Building websites with Tailwind CSS

byNick
on

 

What is CSS and why is it important?

As web developers, CSS is something we come into contact with almost every single day. It’s so ingrained in our workflow that it’s sometimes easy to forget its sheer importance. Simply put, CSS is a “style sheet language” that defines the layout, structure, alignment, colours and fonts of a web page. On top of this, it has the ability to render animations, adding a layer of dynamism to websites.

Without CSS, a webpage would simply be a set of plain text and images (as well as any other elements) stacked on top of each other – with no styling, structure, colour, or layout. Comparable to most Microsoft Word documents!

As we are creative creatures who thrive off beauty and aesthetics, CSS is arguably the most important language within a web developer’s toolkit. CSS brings the web to life, it makes websites look like, well… websites. It enables one website to look completely different from the next and gives web designers and developers (almost) total creative freedom.

 

What is Tailwind and why do we use it?

Tailwind is an intuitive, utility-first (I will elaborate on this later) CSS framework. It gives web developers a very solid foundation on which to start a web project, without having to reinvent the wheel, so to speak. However, despite its out-of-the-box approach, it is an incredibly flexible and customisable framework and can be tweaked and amended to accommodate virtually any web layout, design, or theme.

Its main aim is to speed up the front-end web development process, by vastly reducing the amount of CSS a web developer has to write. It is for that reason, amongst some others I will talk about below, why we have adopted Tailwind CSS when building client websites at Patch. Since adopting Tailwind, we have bypassed many CSS-related headaches and find our workflow to be a lot more efficient, structured, and dare I say pleasurable!

We will admit, if you want to get the most out of Tailwind (avoiding the CDN version), the setup process does take longer than your average CSS framework, as it relies on a “build process” (https://tailwindcss.com/docs/installation) in order to function correctly. However, this said we think it is more than worth it and below I will discuss what makes it different and in our opinion so great.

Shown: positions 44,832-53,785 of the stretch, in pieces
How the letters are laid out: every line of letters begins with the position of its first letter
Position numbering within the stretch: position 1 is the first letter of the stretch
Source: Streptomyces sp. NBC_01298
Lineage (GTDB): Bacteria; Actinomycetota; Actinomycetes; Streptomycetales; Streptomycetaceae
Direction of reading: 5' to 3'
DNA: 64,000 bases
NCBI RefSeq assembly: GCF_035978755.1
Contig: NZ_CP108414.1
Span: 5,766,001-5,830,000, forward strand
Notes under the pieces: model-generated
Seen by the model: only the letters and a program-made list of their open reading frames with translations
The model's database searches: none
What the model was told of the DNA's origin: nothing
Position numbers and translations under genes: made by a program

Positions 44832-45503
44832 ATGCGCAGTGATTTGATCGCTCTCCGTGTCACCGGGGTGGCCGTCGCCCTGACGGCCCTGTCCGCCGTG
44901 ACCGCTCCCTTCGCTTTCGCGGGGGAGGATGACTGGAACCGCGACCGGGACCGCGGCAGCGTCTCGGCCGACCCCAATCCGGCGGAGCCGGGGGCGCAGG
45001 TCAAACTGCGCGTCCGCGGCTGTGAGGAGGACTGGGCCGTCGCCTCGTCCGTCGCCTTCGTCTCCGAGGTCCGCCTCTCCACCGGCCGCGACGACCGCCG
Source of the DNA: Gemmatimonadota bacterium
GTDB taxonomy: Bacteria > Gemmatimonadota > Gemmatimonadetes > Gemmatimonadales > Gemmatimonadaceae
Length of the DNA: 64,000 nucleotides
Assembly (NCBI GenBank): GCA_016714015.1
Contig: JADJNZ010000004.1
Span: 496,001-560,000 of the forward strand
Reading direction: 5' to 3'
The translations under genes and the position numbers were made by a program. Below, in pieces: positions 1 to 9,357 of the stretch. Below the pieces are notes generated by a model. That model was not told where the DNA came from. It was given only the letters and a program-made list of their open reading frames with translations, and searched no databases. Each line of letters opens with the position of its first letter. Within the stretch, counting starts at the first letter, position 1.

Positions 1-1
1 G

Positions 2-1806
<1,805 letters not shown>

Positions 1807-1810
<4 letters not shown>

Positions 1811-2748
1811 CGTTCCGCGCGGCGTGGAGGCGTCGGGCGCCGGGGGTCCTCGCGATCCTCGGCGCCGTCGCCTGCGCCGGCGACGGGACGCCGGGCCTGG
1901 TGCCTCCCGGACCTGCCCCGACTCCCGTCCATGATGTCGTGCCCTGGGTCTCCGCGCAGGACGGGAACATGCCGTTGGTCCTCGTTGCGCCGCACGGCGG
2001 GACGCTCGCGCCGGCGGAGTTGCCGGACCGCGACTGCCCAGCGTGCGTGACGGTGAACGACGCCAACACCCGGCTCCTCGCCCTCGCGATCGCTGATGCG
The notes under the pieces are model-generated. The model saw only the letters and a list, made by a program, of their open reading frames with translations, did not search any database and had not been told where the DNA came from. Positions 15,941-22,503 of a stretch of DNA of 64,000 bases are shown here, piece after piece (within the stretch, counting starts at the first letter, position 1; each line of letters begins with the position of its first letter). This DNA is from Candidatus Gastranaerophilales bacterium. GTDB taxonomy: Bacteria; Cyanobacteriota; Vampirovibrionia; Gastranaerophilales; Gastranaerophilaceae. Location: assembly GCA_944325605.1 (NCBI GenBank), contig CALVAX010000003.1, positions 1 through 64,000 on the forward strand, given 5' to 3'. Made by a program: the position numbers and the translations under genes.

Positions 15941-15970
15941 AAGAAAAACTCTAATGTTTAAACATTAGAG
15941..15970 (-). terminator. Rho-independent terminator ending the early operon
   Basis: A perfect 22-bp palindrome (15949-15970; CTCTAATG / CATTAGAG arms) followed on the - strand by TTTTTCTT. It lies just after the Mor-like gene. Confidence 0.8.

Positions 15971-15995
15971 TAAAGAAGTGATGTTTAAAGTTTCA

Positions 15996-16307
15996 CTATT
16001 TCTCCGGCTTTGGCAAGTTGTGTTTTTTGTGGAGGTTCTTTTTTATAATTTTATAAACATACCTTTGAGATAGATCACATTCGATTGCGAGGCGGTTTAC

What makes Tailwind different?

Tailwind, unlike many of its competitors, has several features that set it apart from the rest. For us it comes down to five main points:

 

1. Customisable/extendable 

The framework simply wouldn’t work for us if Tailwind wasn’t able to be amended and tweaked to fit our clients’ bespoke design needs. As web developers, when we are handed a design it is crucial that we aren’t restricted by the tools in our arsenal. It is for that reason we really do appreciate the ease and extent that Tailwind can be customised and extended.

By configuring Tailwind’s config file, we are able to add our own custom CSS classes, amend existing ones and extend upon a theme’s default ones. This allows everything to remain organised and structured, especially when more than one web developer is working on the same project.

 

2. It’s not opinionated 

You’re probably thinking to yourself, what in the earth does this mean? CSS frameworks aren’t people… they don’t have opinions. Well, what we mean by this is there is no right or wrong way to do things with Tailwind. It does not come with predefined templates or modules and it doesn’t push you down a specific path.

In conclusion, it doesn’t make things easier if they are done in a “certain way”, which ultimately means it’s flexible. This is vital for us, as mentioned above, we need to be able to accommodate all manner of website designs.

 

3. PurgeCSS (small production size)

Another huge advantage of Tailwind is a built-in feature, that has the ability to “purge” your CSS.

Under the hood, Tailwind uses the tool “PurgeCSS”, which removes any unused and unwanted CSS classes from your main Tailwind CSS file, ensuring only the CSS classes that you have applied directly to your HTML markup are retained. This is vitally important, as a default, unpurged Tailwind file is around 3.7MB in size. This aspect essentially means you are only ever using the parts of the framework that you require, which is quite a rare and much-welcomed feature amongst CSS frameworks.

 

4. Its glorious documentation